By Billy Mitchell, FSMA Training Coordinator
A mountain of paperwork just to wash your hands. Out of control costs with no end in sight. Common sense concepts lost in a maze of regulations. For a lot of growers, these are the real and perceived barriers that come with keeping our food safe. In the past year, two partners in National Farmers Union food safety work – the National Young Farmers Coalition (NYFC) and Cornell University – have dug in to show food safety can be practical and profitable.
Keep Poop Off the Food
Chris Blanchard, of the Farmer to Farmer podcast, had a simple mantra for food safety – keep the poop off the food. Unfortunately, it’s not always laid out that clearly. Often, you may encounter a small novel on how to implement, conduct, verify, and validate a risk assessment that considers the known hazards associated with your biological soil amendment of animal origin. If that makes sense, there’s a good chance you are either a lawyer, a food safety professional, or both! But if you got a little lost in the language, you’re in good company.
To combat this confusion, NYFC developed “A Small Farmer’s Practical Guide to Food Safety” based off of three years of interviews and visits with small farmers across the country. It takes the legalese and linguistic hoops out of food safety concepts and puts them in plain language with on-farm solutions. Our risks assessment above might be translated into “Does the wind twist and turn across your Kansas farm, blowing over your manure piles? Minimize the potential for wind to carry contamination (manure) to your lettuce fields by tarping your piles and documenting how many tarps and concrete blocks you used, and why, so your employees know for next time.”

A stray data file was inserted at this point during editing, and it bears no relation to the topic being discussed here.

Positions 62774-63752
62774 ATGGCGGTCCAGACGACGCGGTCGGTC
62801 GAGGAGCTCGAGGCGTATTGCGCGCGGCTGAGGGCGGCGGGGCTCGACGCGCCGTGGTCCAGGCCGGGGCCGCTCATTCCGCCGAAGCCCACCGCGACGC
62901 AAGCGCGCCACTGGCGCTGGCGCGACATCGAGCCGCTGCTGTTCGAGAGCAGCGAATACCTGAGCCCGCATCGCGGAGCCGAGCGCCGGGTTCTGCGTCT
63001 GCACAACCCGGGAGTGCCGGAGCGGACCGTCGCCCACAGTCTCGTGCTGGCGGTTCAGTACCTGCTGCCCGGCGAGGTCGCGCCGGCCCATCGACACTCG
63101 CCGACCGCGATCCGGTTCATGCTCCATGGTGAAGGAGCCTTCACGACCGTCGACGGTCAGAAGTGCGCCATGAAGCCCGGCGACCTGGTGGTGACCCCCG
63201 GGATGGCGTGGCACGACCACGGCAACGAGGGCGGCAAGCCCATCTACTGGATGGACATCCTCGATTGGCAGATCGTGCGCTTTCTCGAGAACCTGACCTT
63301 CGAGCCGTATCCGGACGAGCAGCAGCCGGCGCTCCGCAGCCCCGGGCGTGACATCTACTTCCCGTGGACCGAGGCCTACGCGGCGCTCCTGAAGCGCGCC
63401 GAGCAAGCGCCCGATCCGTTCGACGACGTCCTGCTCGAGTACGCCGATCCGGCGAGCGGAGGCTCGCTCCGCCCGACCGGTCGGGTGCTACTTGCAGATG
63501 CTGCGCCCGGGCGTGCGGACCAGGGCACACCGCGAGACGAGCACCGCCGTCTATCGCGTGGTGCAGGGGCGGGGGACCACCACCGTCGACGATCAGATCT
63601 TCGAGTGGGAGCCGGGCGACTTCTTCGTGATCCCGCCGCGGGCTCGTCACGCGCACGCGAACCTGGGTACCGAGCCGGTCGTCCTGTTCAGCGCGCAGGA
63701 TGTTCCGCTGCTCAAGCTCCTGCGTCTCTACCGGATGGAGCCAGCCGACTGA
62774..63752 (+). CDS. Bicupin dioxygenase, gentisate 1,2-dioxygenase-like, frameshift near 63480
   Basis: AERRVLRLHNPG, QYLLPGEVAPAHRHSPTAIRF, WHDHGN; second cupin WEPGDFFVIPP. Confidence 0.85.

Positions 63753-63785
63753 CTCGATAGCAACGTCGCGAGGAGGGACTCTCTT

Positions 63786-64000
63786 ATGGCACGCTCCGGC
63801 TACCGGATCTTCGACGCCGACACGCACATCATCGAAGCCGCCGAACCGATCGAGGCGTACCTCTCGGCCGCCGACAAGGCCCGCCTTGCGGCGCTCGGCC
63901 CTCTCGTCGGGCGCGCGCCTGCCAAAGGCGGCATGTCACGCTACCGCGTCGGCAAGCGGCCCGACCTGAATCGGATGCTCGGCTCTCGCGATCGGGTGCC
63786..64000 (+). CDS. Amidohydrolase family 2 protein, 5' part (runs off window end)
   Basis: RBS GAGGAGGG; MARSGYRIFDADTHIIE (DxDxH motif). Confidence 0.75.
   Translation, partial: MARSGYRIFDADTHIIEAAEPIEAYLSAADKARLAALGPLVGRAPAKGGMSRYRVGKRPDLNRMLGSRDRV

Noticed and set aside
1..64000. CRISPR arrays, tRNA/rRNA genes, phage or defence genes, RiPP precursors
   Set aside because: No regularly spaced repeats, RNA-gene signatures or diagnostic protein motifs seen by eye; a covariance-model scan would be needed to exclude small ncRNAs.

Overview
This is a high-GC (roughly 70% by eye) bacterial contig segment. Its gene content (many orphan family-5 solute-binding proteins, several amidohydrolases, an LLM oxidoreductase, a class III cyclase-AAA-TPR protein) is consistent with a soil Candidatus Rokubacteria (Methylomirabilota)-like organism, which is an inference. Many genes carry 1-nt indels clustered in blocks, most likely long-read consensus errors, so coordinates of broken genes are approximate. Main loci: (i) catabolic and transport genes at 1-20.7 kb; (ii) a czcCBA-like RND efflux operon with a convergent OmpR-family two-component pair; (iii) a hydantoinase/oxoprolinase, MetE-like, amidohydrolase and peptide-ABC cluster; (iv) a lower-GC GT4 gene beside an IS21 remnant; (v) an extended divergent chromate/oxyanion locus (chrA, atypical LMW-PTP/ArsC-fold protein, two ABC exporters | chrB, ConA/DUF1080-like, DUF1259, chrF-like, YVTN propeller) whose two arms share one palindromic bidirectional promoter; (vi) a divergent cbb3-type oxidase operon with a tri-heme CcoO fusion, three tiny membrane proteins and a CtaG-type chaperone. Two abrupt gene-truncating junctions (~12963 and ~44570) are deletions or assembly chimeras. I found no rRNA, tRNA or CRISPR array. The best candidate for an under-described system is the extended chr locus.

Food Safety and Profitability
A recent study from Cornell, “Assessing the Costs and Returns of On-farm Food Safety Improvements: A Survey of Good Agricultural Practices (GAPs) Training Participants,” indicates that despite the costs of upgrading or installing new on-farm food safety infrastructure, such improvements have long term profitability benefits. According to Elizabeth Bihn, director of the Cornell-based National Good Agricultural Practices (GAPs) Program and the Produce Safety Alliance, “It’s great to know that by investing in food safety, you are actually getting a market benefit.” The study, which surveyed 80 New York state farms that had previously participated in multi-day GAPs trainings, asked about the costs and financial benefits associated with food safety. Todd Schmit, the leading author found that “the relative cost burden is higher for smaller-scale producers, but they also have more relative benefits of increasing sales to new markets and buyers.”
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